Berlin at Northern Quest Resort & Casino.
Some concerts are memorable because they're full of transcendent moments and mind-blowing creativity on stage. Some are just as memorable for a much simpler reason: A non-stop cavalcade of hit songs that take fans back in time, at least in their mind.
Friday night's Culture Club, English Beat and Berlin show at Northern Quest Resort & Casino falls firmly in that second category. While there were certainly excellent individual moments across all three bands' sets, the most impressive thing about the concert as a whole was just how many classic '80s-era songs those three bands are collectively responsible for.
It starts with Culture Club
. The headliner, on their longest-ever tour, racked up enough hit songs in its heyday to easily deliver nearly 20 songs that the crowd knew every word to, and could easily sing along. Include a couple of Boy George solo hits (a cover of Bread's "Everything I Own," and "The Crying Game") alongside the classics like "Time (Clock of the Heart)" and "Miss Me Blind," and a few new songs such as the funky "Like I Used To" and "A Different Man" and you have one worthy nostalgia-fueled 90-minute dance party.
All eyes are naturally drawn to Boy George, the cheeky frontman known for his bold stylistic choices and soulful voice. Both are still in fine form, although he did want the media photographers at the show to stand a bit further back than the other bands required. Hence, this is the best photo I could get:
Culture Club at Northern Quest Resort & Casino Friday.
Even so, it was easy to see his suit covered in X's and O's, and later costume change into a rainbow-themed hat and lapels, from pretty much anywhere in the venue. His voice has aged a bit, deepened, but that didn't detract from the songs, and it stayed strong throughout the show as George shimmied and swayed to the reggae-tinged tunes created by his bandmates Roy Hay, Mikey Craig and Jon Moss, joined by an array of horn players and backup singers.
George's humor came through between nearly every song, when he talked about being too young in the '80s to actually remember them ("Sometimes the memories get vague for good reason"), referred to another costume change with "I dress like this because my makeup artist believes in dragons," and encouraged some crowd participation with a campy proposition, "C'mon baby, loosen up Spokane!"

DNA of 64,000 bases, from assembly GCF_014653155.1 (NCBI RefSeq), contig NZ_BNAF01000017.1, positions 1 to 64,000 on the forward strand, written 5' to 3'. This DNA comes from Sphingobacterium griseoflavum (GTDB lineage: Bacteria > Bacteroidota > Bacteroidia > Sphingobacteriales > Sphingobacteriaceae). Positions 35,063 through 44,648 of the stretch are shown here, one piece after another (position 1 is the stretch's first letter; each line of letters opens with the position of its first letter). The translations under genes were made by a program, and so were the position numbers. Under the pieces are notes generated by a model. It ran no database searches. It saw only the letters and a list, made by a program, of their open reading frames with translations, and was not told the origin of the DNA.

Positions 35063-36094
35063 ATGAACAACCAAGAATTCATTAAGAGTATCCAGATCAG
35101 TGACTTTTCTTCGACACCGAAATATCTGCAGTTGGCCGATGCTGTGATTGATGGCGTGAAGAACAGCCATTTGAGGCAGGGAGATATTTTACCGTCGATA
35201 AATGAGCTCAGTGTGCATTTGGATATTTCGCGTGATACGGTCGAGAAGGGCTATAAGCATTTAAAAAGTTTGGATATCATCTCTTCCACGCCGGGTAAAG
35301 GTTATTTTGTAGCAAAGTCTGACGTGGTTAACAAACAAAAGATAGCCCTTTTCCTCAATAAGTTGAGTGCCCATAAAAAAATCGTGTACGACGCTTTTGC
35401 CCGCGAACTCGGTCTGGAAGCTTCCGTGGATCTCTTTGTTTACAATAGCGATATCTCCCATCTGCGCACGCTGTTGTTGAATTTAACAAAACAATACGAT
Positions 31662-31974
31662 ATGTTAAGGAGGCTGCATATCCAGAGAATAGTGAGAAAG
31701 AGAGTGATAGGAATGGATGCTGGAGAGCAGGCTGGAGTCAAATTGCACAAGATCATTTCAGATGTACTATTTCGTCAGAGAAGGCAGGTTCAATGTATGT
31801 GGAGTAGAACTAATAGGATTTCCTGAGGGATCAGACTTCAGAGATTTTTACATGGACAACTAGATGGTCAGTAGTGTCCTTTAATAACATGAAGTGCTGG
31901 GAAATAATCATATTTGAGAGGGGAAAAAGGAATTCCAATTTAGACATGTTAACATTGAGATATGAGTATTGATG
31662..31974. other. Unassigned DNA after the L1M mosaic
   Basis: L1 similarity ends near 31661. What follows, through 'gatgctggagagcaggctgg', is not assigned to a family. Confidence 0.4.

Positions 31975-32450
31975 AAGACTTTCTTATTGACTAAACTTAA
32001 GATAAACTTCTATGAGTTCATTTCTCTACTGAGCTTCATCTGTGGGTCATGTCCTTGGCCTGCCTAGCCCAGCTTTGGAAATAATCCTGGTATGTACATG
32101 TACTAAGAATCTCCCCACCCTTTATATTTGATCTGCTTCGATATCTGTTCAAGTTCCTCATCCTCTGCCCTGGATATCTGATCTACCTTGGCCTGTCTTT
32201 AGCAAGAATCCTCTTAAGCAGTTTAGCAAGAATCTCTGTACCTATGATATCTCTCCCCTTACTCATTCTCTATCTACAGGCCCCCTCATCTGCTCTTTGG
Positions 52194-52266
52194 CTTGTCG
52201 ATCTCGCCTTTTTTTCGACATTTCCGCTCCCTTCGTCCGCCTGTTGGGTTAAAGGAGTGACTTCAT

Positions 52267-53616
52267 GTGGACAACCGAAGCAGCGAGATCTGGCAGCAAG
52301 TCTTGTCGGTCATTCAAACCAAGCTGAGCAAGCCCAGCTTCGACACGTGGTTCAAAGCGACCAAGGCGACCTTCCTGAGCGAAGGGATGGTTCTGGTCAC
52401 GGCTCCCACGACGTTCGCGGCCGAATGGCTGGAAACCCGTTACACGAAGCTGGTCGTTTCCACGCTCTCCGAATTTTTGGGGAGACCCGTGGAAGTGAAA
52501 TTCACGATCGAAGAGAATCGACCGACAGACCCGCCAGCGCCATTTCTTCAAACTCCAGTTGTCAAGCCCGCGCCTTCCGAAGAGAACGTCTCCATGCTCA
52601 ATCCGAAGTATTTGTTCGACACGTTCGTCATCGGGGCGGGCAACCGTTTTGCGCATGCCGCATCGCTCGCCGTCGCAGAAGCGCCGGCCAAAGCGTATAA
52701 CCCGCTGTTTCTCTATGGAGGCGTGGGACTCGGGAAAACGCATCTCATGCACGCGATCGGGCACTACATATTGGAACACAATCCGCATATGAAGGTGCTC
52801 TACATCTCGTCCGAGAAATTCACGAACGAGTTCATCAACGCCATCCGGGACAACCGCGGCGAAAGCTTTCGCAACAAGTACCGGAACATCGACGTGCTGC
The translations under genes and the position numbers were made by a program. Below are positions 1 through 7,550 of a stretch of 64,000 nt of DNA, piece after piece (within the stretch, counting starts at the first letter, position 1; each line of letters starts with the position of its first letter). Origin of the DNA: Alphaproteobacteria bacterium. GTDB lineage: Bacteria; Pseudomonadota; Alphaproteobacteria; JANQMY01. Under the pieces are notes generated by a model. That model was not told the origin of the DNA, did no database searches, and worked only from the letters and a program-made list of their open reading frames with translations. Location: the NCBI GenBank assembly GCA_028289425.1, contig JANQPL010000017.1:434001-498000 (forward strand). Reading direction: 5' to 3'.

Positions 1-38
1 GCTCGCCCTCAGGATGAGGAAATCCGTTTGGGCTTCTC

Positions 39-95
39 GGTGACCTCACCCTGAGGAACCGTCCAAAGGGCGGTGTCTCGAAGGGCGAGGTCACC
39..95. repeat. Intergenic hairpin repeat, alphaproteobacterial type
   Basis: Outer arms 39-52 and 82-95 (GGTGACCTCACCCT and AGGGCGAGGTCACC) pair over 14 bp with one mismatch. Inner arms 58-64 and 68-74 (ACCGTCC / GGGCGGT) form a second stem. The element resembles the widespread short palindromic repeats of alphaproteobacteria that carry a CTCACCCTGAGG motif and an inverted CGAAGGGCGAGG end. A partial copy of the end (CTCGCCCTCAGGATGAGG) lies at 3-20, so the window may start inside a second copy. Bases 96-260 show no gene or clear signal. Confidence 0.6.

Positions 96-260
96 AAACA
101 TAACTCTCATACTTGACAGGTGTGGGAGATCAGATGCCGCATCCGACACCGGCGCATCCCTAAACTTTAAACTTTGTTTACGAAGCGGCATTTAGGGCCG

For the most part the crowd did as George asked, dancing along to "Move Away" (complete with a tease to Tears for Fears' "Head Over Heels"), "The War Song" and the like all the way until an encore including "Karma Chameleon." The show-opening troika of "Church of the Poison Mind," "It's a Miracle" and "I'll Tumble 4 Ya" set the tone early for what proved a winning version of Culture Club, circa 2016.
The other bands set a pretty high bar at this show with their own sets full of flashback classics. Berlin opened while much of the crowd was still filtering in. That didn't stop lead singer Teri Nunn from strutting the stage in lingerie, staring down the sun and running through hits like opener "No More Words," "The Metro" and "Masquerade." The big finale was the band's theme song from Top Gun
, "Take My Breath Away," a tune that utterly lacks the swagger of most of Berlin's songs. Still, the crowd loved it as Nunn jumped on roadie's shoulders and sang the ballad as she glided through the audience.
Berlin's Teri Nunn, woman of the people.
In the middle spot, Dave Wakeling led the English Beat through a whip-smart set of ska and rock that upped the party vibe as the sun descended. "Tears of a Clown," "Save It For Later," "Ranking Full Stop" and "Tenderness" from Wakeling's Beat spin-off band General Public all sounded great on the big stage.